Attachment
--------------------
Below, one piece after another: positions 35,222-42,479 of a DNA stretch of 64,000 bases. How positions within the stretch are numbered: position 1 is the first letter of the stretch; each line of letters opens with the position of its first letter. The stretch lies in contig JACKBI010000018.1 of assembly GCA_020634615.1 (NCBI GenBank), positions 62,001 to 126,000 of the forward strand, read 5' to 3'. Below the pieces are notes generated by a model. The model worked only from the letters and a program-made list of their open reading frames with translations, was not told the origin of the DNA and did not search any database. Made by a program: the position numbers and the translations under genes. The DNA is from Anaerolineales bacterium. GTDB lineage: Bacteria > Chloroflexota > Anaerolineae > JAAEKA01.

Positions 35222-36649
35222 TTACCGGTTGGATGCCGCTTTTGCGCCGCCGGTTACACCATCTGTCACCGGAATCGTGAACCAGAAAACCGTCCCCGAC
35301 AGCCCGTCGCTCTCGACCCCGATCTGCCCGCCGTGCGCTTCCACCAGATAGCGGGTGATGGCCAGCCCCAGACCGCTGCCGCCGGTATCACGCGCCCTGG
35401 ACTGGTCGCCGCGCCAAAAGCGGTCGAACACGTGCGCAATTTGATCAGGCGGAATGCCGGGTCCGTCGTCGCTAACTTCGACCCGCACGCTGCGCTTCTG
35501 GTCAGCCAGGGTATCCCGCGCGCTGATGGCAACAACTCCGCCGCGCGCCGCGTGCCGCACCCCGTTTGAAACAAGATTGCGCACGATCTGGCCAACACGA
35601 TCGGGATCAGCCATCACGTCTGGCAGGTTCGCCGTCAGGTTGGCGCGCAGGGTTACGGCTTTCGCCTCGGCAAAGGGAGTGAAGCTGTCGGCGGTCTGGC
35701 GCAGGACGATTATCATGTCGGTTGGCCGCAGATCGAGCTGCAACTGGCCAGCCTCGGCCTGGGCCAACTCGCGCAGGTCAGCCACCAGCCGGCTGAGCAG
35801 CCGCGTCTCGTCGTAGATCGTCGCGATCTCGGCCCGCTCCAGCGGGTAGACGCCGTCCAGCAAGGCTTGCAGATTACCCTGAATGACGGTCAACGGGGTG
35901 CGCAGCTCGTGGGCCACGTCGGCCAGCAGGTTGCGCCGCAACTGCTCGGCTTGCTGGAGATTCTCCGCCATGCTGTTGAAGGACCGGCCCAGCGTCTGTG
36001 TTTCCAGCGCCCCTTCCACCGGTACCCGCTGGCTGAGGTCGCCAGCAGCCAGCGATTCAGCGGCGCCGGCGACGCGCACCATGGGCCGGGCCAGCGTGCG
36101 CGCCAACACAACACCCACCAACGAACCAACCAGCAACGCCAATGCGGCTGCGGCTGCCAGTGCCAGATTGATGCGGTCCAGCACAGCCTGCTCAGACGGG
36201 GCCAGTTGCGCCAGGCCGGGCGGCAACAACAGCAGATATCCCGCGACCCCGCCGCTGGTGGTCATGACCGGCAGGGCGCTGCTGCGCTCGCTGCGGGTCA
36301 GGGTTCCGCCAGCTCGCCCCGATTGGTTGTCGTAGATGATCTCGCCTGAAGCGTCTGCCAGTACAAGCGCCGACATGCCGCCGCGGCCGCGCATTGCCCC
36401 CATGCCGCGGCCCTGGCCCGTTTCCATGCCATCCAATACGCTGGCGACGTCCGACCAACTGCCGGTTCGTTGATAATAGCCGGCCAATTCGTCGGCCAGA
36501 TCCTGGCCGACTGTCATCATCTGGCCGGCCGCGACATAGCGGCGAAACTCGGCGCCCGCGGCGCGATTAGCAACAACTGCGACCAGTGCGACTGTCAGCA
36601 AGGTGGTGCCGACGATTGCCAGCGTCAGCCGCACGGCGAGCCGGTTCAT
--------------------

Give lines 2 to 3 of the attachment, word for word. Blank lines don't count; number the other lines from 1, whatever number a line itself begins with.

Positions 35222-36649
35222 TTACCGGTTGGATGCCGCTTTTGCGCCGCCGGTTACACCATCTGTCACCGGAATCGTGAACCAGAAAACCGTCCCCGAC